Phibro Animal Health Corporation announced it will pursue patent protection following a significant advance in the ongoing development of an African swine fever (ASF) vaccine.
“ASF’s decimation of China’s swine population represents not just a crisis for the entire swine husbandry industry but, more importantly, a food security crisis for mankind,” said Jack Bendheim, Phibro’s chairman, president and chief executive officer.
According to a company release, this important step in the vaccine development process involves the identification of immunogenic epitopes and proteins that show strong potential to form the basis for a vaccine against ASF.
Using a unique bioinformatics analysis tool, Phibro’s R&D team and its collaborators made this discovery, allowing them to select for the highest potential epitopes and proteins capable of eliciting protective immune response.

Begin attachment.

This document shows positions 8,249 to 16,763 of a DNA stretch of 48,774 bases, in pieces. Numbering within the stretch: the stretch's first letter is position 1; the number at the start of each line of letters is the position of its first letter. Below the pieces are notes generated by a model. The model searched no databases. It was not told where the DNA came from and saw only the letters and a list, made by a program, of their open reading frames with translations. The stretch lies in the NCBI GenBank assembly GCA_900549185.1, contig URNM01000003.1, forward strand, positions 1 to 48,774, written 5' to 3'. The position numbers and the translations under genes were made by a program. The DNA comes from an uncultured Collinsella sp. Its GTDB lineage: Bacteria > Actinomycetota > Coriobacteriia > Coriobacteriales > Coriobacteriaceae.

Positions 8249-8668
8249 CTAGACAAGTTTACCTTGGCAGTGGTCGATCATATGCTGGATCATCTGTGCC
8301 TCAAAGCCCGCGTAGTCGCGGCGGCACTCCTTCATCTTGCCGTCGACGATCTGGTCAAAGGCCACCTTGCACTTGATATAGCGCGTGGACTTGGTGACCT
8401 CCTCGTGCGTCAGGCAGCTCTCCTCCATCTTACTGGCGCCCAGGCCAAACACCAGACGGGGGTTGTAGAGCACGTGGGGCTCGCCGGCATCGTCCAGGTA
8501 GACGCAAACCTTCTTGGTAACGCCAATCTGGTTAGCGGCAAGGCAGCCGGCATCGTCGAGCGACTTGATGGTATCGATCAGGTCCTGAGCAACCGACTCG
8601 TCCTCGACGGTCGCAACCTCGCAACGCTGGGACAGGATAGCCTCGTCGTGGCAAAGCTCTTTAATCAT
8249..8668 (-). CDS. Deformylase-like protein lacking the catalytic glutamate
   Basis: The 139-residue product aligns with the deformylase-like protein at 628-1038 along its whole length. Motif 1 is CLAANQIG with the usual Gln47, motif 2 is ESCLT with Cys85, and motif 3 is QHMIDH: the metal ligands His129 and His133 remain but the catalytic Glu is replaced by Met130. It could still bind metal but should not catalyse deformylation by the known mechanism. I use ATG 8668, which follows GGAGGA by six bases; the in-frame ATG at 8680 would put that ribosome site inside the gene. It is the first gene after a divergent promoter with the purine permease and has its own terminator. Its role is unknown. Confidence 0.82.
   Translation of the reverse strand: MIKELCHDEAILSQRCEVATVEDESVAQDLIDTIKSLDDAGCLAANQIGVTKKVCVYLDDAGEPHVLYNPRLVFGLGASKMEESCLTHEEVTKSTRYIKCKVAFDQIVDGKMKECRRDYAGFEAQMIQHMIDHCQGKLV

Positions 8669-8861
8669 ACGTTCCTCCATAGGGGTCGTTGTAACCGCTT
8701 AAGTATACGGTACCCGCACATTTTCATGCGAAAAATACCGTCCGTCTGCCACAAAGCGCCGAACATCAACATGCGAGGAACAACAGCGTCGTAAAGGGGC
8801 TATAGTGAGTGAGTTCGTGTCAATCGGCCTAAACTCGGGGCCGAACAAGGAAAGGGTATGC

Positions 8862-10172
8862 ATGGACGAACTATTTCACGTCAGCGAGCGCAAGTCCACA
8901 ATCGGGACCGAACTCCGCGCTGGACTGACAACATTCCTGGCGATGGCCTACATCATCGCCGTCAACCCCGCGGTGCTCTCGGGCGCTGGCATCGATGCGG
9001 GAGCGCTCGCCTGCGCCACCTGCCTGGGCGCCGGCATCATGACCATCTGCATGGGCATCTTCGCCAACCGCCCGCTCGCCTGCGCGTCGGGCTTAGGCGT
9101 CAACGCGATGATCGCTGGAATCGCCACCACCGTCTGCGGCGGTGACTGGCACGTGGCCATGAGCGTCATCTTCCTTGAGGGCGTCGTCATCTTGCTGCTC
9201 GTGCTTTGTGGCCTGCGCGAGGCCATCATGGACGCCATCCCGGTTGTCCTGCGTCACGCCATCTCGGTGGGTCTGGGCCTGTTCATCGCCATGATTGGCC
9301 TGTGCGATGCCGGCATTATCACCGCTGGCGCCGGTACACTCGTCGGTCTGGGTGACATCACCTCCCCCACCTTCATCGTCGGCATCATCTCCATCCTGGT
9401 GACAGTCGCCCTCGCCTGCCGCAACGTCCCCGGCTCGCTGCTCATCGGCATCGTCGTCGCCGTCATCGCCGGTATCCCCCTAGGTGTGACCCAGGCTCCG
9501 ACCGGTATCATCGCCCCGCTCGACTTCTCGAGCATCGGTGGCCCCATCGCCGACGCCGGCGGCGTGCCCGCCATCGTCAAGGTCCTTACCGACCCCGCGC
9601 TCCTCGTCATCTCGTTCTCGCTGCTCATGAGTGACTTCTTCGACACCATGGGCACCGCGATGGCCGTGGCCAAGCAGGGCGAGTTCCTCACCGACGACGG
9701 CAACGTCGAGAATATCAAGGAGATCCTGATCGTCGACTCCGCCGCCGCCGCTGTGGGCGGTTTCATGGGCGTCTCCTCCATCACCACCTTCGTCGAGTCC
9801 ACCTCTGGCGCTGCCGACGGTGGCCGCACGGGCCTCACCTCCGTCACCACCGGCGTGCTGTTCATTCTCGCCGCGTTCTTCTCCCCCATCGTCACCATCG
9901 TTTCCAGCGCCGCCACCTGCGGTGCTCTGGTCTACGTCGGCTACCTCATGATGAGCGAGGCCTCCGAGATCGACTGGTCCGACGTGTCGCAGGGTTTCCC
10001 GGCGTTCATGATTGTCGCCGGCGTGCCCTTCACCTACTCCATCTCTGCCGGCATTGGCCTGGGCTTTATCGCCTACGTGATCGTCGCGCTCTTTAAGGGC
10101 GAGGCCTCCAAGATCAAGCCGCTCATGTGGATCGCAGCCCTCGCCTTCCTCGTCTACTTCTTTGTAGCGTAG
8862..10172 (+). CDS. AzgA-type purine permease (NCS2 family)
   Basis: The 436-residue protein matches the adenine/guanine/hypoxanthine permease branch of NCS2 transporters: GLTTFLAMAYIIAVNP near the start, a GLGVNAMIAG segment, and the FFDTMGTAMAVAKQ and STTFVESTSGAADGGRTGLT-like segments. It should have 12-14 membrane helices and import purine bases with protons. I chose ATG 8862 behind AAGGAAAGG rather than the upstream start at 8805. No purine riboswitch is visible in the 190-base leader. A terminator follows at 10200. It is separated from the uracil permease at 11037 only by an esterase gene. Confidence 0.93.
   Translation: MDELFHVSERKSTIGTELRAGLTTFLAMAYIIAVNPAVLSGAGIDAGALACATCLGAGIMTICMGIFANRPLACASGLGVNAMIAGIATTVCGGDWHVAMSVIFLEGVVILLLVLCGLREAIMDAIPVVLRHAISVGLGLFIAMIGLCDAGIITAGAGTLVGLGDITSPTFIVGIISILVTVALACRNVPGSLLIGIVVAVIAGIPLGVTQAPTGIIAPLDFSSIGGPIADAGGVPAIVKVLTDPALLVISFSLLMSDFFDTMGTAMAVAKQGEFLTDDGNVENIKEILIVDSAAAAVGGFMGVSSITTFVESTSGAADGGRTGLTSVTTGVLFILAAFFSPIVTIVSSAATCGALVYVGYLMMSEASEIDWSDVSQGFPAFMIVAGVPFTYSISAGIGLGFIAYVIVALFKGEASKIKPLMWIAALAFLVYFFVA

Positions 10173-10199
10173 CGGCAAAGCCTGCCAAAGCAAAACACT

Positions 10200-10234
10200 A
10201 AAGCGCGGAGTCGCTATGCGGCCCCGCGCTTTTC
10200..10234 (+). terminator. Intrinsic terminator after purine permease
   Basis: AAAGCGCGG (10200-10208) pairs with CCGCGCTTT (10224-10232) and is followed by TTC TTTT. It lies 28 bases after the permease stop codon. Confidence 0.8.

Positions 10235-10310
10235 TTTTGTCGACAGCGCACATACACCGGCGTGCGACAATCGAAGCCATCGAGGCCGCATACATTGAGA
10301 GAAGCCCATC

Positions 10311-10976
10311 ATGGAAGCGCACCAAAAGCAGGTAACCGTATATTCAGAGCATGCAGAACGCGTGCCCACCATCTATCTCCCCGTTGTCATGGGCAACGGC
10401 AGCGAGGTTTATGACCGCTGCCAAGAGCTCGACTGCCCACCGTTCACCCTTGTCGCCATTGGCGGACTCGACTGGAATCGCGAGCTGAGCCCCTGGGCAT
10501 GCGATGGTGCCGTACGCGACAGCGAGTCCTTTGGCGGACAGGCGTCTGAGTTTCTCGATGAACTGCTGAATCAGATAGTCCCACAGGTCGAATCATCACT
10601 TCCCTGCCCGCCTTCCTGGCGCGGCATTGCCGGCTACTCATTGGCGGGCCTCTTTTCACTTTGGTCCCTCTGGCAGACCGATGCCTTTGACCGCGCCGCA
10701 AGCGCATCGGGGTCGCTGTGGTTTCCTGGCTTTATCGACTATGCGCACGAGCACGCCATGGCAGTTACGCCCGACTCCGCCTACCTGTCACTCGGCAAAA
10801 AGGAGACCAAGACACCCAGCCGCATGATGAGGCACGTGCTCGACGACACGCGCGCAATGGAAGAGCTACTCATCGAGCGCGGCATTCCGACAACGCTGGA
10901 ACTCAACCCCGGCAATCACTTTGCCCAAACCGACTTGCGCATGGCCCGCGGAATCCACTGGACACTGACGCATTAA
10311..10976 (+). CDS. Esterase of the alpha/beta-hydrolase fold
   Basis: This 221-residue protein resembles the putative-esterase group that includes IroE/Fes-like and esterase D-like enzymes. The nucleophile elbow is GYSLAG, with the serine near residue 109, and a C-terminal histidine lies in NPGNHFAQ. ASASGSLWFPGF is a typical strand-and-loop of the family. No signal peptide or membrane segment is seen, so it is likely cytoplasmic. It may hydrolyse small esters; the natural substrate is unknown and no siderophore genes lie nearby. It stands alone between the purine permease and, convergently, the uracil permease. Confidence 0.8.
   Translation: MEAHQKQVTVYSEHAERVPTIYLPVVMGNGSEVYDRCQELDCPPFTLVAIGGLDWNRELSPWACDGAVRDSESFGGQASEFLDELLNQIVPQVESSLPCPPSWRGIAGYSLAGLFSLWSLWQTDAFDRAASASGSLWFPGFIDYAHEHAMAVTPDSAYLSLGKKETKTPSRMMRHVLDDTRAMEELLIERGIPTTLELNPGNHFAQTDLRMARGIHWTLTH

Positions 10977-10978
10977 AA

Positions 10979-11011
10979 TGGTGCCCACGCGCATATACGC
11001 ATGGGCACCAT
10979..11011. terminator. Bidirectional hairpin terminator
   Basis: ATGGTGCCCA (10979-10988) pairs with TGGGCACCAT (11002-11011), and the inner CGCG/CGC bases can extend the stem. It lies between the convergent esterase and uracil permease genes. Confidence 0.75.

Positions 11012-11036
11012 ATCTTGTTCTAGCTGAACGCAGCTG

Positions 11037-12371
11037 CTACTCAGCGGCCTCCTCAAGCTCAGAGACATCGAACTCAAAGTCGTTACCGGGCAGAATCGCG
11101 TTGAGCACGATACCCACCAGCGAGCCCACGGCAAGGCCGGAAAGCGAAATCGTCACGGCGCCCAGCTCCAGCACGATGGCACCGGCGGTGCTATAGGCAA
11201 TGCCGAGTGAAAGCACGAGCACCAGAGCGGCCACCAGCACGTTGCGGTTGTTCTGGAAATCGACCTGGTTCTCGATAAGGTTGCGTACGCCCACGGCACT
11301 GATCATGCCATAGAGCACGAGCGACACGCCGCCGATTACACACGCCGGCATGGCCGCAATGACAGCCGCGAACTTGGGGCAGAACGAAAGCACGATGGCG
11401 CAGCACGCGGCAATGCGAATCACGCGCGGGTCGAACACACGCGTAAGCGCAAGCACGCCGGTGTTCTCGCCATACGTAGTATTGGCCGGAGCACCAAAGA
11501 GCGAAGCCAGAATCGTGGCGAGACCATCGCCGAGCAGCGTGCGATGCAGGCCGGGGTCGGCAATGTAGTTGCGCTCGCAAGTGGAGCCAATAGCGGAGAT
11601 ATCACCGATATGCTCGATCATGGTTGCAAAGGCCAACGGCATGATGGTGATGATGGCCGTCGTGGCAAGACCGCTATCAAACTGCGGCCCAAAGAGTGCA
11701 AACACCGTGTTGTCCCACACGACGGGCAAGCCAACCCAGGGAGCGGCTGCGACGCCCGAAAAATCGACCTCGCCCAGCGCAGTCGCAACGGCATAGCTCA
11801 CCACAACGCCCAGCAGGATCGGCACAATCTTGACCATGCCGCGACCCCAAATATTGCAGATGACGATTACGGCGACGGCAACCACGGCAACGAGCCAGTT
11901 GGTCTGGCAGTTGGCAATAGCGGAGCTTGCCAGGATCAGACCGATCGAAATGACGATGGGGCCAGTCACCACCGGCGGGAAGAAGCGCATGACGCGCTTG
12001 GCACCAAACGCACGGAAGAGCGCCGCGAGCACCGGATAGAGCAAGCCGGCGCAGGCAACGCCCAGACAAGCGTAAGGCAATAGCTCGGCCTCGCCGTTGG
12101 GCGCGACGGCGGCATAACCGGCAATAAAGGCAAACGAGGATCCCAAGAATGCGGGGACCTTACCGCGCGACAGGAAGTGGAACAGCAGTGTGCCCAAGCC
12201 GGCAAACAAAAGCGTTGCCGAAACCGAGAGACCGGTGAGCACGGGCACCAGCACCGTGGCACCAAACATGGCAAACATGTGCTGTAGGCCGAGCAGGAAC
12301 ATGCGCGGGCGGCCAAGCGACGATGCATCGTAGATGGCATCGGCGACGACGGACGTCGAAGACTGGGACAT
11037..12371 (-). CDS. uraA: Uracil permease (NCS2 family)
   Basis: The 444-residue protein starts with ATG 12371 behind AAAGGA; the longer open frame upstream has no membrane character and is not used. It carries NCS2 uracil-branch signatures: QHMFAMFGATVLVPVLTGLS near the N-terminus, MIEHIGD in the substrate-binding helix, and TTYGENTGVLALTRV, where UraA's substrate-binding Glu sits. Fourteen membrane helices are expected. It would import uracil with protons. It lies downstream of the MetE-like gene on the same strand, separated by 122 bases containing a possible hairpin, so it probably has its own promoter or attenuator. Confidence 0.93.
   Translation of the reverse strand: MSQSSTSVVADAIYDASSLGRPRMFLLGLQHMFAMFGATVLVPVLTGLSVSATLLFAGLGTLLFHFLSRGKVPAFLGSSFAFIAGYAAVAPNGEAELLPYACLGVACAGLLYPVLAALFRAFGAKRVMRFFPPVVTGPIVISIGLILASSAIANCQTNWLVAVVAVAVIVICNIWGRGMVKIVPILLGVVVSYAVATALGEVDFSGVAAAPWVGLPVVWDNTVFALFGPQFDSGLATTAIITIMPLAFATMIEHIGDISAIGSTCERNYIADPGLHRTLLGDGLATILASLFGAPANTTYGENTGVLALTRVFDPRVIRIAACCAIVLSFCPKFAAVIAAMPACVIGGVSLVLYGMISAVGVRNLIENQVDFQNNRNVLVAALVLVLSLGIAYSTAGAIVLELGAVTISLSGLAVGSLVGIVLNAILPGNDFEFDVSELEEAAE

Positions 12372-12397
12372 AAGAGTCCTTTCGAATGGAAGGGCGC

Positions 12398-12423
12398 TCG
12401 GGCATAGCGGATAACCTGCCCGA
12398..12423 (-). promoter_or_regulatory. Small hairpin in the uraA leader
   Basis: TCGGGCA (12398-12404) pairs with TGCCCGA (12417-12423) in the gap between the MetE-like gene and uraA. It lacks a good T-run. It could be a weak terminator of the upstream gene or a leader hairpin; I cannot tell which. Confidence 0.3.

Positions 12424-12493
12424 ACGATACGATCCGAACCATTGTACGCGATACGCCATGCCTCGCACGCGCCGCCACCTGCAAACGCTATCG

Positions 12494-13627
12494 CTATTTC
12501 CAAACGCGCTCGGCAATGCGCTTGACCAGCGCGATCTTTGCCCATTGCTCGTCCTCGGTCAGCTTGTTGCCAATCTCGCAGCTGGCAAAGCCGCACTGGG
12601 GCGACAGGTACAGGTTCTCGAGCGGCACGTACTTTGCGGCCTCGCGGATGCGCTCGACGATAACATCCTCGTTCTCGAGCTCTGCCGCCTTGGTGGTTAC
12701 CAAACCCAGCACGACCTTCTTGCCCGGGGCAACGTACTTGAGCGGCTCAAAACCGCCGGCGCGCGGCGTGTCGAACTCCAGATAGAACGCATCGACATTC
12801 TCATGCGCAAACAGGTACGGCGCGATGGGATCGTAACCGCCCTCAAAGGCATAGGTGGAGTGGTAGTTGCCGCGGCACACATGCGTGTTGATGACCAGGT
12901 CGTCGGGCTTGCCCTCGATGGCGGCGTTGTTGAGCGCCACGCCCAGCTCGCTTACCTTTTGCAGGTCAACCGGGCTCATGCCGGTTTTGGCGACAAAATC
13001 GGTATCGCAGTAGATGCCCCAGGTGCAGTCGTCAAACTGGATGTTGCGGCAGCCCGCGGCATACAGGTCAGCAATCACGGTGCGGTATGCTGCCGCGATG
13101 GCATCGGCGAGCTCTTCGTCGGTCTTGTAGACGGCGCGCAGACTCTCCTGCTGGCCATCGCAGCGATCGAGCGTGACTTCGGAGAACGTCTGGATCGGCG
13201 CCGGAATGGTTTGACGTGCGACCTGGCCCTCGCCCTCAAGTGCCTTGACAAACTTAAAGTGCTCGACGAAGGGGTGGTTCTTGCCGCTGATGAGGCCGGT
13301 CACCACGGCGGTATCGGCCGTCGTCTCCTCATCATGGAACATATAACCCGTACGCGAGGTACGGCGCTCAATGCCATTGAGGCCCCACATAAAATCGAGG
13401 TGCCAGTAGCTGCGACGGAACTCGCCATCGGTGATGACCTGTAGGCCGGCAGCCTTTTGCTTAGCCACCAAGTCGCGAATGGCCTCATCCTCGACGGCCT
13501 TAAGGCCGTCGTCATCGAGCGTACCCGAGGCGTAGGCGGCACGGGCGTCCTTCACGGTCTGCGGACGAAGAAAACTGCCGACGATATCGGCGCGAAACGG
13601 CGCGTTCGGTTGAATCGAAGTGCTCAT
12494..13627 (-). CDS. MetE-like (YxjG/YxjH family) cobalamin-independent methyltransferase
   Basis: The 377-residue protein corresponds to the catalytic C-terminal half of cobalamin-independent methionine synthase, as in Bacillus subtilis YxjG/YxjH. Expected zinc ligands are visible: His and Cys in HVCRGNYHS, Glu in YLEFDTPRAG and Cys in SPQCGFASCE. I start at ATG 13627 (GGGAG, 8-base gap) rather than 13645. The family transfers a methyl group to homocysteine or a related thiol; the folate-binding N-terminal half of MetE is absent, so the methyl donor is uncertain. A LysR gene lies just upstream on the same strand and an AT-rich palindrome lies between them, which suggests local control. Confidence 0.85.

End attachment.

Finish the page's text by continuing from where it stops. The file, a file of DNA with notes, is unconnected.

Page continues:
Phibro said their approach is to create a specific epitope-based vaccine, rather than following the more conventional path of an attenuated live vaccine.
If successful, Phibro said this approach would not only be an effective response to ASF but would result in a vaccine that presents no risk of further spreading the disease.
“The identification of this group of peptides and proteins is a key milestone in Phibro’s pursuit of a solution for this devastating disease,” Bendheim said. “While we still have much work ahead of us, we have made important progress toward reaching that goal and we take pride in potentially being part of the solution to such an urgent problem.”
ASF is a deadly virus that impacts pigs, but poses no threat to humans and is not a food safety risk. For more on the spread of ASF worldwide, visit porkbusiness.com/ASF.
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